The Independent Commission on Banking: six weeks on
written by Angela Knight on 24/10/2011
The Independent Commission on Banking made its final report last month. As the Government considers what action to take, it must be remembered that the ICB is a body that recommends, not a body that decides.
Nevertheless, the Commission’s intentions are worthy ones: to guard against future crisis through extensive reform of the industry, while protecting a banking system that is effective, efficient and secure for its customers. To achieve this, the ICB proposes a retail ring-fence, more loss absorbing capital and more competition in retail banking. I’ll focus my attention here on those first two propositions.
There are already requirements for banks in the UK to follow recovery and resolution plans. The retail ring-fence is quite a different proposition. It may well reduce a retail entity’s exposure to untenable losses in the wider group. But that firewall comes at the cost of upping organisational complexity – this could be detrimental for business customers in more ‘normal’ times. And whilst life may still be uncomfortable at present, periods of normality are far more usual than times of crisis.
With a ring-fence in place, the bank loses the benefits of diversification. This can work against financial stability, reinforcing the tendency of retail and small business lending to be procyclical in nature. Moreover, the UK experience of financial crisis was that losses weren't principally in the wholesale area, rather from retail and commercial lending. The banks that got into difficulty did so by way of classically bad banking practice: lending too much to the wrong people at the wrong price.
What happens elsewhere is important if the UK proceeds down the ring-fence route. For instance, the ICB’s recommendations don’t line up with US separation requirements under Dodd Frank’s Volcker Rule. If countries follow the UK, this will lead to trapped pools of capital and liquidity and reduce the open market for capital finance. This means that in good times, lending capacity will be reduced; in bad times, the ability of banking groups to respond to financial problems will suffer.
Or other countries might not follow the UK lead. As a result, cheaper retail and wholesale services can be passported into the UK from outside without the constraints of a ring-fence. It must always be kept in mind that a ring-fence serves negative purpose if business moves from UK banks to non-UK banks and if the costs and complexity for the very customers it seeks to protect are increased.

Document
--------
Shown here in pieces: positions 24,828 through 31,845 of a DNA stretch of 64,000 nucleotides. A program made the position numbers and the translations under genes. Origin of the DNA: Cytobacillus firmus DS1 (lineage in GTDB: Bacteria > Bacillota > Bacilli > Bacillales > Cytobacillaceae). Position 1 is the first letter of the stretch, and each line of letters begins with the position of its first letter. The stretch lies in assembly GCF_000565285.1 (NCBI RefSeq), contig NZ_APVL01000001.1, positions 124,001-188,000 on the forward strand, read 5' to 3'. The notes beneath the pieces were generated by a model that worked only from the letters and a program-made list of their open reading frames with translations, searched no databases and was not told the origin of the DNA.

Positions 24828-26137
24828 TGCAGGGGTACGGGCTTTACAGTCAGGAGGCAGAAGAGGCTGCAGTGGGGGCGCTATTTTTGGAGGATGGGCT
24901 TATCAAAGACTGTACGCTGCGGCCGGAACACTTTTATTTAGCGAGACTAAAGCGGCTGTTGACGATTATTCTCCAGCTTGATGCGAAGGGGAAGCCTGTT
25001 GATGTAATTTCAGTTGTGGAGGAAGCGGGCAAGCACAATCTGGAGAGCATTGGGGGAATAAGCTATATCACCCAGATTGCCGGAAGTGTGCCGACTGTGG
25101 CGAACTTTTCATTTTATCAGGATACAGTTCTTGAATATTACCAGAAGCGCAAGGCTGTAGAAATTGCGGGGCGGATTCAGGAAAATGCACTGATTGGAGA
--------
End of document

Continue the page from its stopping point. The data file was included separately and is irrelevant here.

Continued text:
Moving on to the proposed increase in loss-absorbing capital, an increase that is far greater than that required by international standard setters. Basel III requires seven per cent, plus a little more in certain circumstances. The UK variant calls for up to ten per cent: banks should hold 17 per cent of loss-absorbing capital, plus up to another three per cent. So at 20 per cent, these recommendations are more or less double the international standard.
Will this make the system more stable? The answer is possibly yes. But again, there is a cost. Some theoretical calculations show that, apparently, it will not cost the industry that much more to fund itself to these levels. Few believe these calculations will pass the test of practice.
I sincerely hope that the investors will be up for the ICB’s proposals. But if they are, I say again that costs will be big. Run up all the associated price tags and the fixed cost of operating a bank will be much higher. As every businessman and woman knows, you can’t increase the fixed cost of commerce without affecting the price of the goods and services that the business offers.
On the other hand, if investors aren’t behind the ICB, then the industry will have to deleverage further. That starts to reduce banks' ability to lend. And we all know how difficult and divisive an issue that is already.
Just thinking about putting the ICB’s recommendations into practice isn’t easy. The report’s proposals require clear and careful cost, benefit and impact studies. We have to assess their effects on our economy and we have to appreciate what it is that we really want as a nation.